For many of us who are fans of South Korean entertainment, we know that something is about to go down when we hear the term “hwaiting!” (화이팅) in films, Kdramas, or TV shows.
While it is apparently a direct Konglish mispronunciation of the English word “fighting”, it doesn’t necessarily mean that someone is actually engaging in combat. Most of the time, it is used when a character is at a turning point in the story where he/she is encouraged to “fight” on.
Usually translated into English as “Come on!” or “Let’s go!”, “hwaiting!” can be best defined as a form of support or encouragement to not give up. The term, which is also often used by South Korean fans cheering for their teams at sporting events, is often accompanied with enthusiastic fist-waving and the expression “Aja aja!”, which pretty much means the same thing.
Instead of saying “fighting”, however, Koreans usually end up saying what sounds like “hwaiting” or “paiting”, as Hangul, the Korean language, doesn’t have an “f” phoneme.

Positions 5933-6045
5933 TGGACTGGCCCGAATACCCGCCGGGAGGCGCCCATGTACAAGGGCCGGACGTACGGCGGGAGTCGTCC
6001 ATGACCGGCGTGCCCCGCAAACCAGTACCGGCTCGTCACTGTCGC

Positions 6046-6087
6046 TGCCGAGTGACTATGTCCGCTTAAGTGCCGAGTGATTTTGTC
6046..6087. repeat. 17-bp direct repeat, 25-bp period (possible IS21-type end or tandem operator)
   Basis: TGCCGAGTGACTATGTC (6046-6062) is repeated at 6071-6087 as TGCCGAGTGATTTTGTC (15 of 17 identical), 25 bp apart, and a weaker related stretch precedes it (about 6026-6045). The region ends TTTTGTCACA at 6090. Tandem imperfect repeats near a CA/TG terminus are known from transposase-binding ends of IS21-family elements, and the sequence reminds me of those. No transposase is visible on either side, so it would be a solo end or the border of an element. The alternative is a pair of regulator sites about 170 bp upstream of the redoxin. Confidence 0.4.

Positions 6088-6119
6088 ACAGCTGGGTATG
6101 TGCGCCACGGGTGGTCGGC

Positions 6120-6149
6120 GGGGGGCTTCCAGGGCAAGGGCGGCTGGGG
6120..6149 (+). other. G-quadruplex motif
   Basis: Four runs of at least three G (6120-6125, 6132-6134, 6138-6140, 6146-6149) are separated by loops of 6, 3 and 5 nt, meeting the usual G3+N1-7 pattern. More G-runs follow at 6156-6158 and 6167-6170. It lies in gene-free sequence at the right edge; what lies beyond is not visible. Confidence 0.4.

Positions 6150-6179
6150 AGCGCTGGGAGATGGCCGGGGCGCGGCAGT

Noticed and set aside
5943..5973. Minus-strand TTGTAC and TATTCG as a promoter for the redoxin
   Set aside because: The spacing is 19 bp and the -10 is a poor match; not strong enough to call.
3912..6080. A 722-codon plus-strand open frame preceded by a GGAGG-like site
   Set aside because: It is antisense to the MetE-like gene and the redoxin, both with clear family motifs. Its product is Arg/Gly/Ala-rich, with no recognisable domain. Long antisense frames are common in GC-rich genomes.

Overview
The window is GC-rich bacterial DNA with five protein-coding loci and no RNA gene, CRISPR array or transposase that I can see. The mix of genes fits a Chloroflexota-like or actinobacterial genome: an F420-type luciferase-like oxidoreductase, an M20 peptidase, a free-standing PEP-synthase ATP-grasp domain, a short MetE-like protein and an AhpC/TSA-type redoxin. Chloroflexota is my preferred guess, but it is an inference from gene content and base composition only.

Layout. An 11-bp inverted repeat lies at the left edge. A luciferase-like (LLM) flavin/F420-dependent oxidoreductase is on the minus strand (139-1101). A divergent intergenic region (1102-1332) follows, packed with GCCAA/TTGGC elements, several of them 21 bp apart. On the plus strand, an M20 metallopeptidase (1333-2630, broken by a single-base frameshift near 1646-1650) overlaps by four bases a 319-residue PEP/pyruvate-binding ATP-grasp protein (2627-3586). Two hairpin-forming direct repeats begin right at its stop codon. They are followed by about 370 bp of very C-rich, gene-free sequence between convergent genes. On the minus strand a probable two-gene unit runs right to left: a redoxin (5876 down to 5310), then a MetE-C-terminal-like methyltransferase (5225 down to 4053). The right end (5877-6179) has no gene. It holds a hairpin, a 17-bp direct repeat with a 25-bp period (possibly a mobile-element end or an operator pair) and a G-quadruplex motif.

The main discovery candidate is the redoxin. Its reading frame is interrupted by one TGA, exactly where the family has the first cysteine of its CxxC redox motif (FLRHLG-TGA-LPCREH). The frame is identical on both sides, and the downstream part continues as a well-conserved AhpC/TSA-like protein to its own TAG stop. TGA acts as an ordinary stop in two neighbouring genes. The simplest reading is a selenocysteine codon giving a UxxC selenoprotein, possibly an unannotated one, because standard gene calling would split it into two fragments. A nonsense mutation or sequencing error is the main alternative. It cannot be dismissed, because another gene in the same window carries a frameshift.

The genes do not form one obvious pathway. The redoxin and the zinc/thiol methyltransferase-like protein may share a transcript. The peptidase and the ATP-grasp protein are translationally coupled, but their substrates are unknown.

While its origins are not entirely known, a popular story claims that “hwaiting!” dates back during the Korean war, when U.S. army bases would hire local service providers for a variety of jobs. It is said that, due to the limited available jobs, it became a common practice among Korean contractors to undercut each other’s work at the American bases.
Conflicts would sometimes lead to public fights, which American soldiers ended up watching as a form of entertainment. They would reportedly chant “fight!” “fight!” “fight!” to urge squabbling parties to engage in physical quarrels. The Koreans who witnessed such chanting reportedly misunderstood the word “fight” as a term used to cheer people on, and so it has been used as such to this day.
Some believe that Koreans having experienced being invaded numerous times throughout history have embraced an unusually aggressive term as a form of supportive chant. The context of how it was used merely changed over time.
Although widely used colloquially, “hwaiting” (화이팅) is still considered a slang term and remains excluded in important Korean dictionaries, such as Standard Korean Language Dictionary; s
till, that isn’t going to stop South Koreans and fans of the Korean wave
from saying it to wish each other good luck.
Have you heard any other origin stories behind the Korean colloquialism for “Hwaiting”? Let us know in the comments!